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An Ode to Being Young and in Quarantine

When I heard about the national lockdown Boris Johnson announced a week ago. I thought of three things specifically:

  1. I’m not surprised
  2. I hope my friends are okay
  3. Time to get blamed again.

When people think of ‘young people’ they think of wildness, partying, being carefree.

These things may define some of us but they will unfortunately also be the reason we are blamed for going back into lockdown. This blame comes from older generations who think it’s okay to wear masks underneath their noses. While we continue to be blamed, many of us start to feel lost in circumstances we can’t control.

As a student in my second year of university, my university experience isn’t exactly what I had in mind. Mainly because my first year ended with being told to pack up my room and leave within 48 hours in April 2020. Only for it to happen again 10 months later.

Two weeks after I came home from University in November, I found out my dad had COVID-19, then again two weeks later, my sister. Luckily both are fully recovered but with my whole family in isolation, it made me do something I’ve never done before. I spiralled within my own anxiety.

I woke up every day with the reality of the two of the people I love most having a deadly disease. I felt like I was walking on eggshells in my own home, terrified of potentially getting it myself. My worst thought was that I was the one who brought the virus into my household. Perhaps I got it from someone walking down the street or someone in the supermarket.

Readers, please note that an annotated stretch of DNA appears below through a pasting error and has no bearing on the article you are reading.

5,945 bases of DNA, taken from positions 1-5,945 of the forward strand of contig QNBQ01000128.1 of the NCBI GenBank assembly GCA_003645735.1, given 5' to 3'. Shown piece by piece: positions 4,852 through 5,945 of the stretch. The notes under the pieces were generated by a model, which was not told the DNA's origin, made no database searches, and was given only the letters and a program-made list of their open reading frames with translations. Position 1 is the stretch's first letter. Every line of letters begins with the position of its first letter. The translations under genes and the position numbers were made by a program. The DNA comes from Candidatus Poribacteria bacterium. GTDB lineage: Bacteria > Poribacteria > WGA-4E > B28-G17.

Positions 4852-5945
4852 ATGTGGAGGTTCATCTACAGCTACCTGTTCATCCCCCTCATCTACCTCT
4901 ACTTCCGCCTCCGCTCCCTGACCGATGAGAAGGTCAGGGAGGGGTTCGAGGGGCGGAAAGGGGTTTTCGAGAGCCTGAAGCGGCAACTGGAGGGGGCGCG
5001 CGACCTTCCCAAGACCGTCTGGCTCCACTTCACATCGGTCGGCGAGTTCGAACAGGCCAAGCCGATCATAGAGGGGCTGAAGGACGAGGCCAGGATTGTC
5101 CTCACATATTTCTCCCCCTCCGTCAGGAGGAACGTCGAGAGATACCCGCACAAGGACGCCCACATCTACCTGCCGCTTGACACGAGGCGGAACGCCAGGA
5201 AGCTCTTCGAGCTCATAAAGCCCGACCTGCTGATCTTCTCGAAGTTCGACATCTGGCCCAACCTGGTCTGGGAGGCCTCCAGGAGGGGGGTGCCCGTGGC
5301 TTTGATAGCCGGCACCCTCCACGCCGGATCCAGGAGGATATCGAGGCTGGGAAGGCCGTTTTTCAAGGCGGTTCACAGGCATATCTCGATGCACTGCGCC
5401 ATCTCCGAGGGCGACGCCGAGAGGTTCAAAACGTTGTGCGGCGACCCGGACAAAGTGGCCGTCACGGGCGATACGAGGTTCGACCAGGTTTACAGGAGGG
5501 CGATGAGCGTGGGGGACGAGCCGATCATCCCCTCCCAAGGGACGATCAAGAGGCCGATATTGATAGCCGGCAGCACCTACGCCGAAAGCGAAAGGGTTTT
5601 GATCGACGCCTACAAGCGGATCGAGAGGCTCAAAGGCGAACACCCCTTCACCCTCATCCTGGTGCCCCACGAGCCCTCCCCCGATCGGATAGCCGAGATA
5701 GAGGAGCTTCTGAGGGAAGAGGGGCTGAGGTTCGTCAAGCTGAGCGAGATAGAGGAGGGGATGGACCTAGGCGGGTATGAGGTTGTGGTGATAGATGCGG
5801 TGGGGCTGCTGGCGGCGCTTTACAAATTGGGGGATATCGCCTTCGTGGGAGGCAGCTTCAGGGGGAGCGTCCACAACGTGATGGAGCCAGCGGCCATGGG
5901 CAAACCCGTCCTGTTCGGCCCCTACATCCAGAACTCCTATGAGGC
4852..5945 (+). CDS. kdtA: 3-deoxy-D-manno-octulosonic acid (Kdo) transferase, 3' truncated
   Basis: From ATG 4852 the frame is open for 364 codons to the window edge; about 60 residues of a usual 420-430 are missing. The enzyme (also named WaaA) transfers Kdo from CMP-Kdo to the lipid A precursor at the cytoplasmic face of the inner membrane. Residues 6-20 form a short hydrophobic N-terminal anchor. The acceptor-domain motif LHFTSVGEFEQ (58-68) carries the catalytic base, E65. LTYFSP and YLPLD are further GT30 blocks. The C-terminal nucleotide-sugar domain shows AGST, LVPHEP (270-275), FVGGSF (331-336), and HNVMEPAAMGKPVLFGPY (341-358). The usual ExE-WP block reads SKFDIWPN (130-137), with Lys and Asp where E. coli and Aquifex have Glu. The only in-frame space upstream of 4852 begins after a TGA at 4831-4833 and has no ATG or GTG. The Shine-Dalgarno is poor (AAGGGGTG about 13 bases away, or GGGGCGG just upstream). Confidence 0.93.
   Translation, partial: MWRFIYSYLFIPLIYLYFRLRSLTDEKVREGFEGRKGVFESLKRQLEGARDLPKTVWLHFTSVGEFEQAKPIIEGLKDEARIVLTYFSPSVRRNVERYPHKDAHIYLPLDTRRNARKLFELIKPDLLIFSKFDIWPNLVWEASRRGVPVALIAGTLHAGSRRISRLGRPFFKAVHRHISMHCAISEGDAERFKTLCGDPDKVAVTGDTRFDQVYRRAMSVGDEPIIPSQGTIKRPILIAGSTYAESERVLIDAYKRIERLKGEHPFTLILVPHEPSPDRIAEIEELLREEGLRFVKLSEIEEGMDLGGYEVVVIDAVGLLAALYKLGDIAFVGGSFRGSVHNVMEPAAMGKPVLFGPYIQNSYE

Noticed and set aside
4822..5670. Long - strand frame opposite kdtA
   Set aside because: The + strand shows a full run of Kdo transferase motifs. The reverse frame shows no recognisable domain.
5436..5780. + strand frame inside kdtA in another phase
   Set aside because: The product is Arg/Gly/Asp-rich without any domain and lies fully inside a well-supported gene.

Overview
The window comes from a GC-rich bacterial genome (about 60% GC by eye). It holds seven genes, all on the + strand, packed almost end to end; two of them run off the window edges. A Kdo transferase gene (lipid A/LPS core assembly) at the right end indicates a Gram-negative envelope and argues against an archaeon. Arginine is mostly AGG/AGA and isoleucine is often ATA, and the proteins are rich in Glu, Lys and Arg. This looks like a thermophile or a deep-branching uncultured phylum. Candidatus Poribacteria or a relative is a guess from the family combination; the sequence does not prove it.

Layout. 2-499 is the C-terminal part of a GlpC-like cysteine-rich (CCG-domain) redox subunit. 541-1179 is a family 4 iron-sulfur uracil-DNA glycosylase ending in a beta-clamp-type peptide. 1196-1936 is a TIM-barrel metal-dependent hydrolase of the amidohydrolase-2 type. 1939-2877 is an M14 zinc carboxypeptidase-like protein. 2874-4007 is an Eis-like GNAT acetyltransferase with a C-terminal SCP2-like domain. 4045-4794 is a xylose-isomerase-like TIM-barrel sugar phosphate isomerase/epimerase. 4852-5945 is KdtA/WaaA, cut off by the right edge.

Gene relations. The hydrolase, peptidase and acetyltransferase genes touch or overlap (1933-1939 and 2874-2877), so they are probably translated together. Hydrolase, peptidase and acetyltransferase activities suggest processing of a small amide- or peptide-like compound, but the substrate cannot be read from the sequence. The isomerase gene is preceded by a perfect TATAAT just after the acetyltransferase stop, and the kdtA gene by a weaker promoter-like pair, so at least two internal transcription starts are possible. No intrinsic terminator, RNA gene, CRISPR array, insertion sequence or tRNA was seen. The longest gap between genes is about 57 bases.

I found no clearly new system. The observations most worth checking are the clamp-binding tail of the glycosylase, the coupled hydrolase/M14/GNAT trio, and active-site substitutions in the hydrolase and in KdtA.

I kept to myself, hyper-focusing on nothing and worrying about everything all at once. Every night I would check my dad was still breathing from the top of the stairs. You may think this is an overreaction but living with something you hear about daily, that has killed thousands is terrifying. The more you hear about others blaming people your age for the spread of the virus, the more you think that it’s your fault.

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These were moments, I couldn’t control which made me feel fearful of going into another lockdown. 

Many young people may experience mental health issues for the first time due to being away from things that bring them comfort. Life has become less recognisable. The ‘new normal’.  At a time in your life when you are already trying to figure out who you’re supposed to be, going in and out of restrictions and lockdowns, makes you think what now? What will happen tomorrow? What is the point of all of this? 

This makes it extremely tempting to want, and almost need, to go outside and socialise. But we know we can’t. We as a generation are one of the most active – in conversations about politics, identity and climate change. We have proven we are capable of listening and learning from others rather than wanting to live in our own ignorance. Therefore, we should try and stay at home as much as possible. We shouldn’t give others the opportunity to place blame on us.  

 

However, please remember you are able to leave your location if you are in a vulnerable situation such as getting away from domestic abuse. Young people today are extremely brave to keep going despite feeling lost.  Saying this, it may turn out you learn more about yourself and how to take care of your wellbeing. For example, I took up writing as comfort and now I feel I can write this message of hope to you now.   

 

You can do it.

Here’s to hope.

 

Image sources: CNN & Mellow Doodles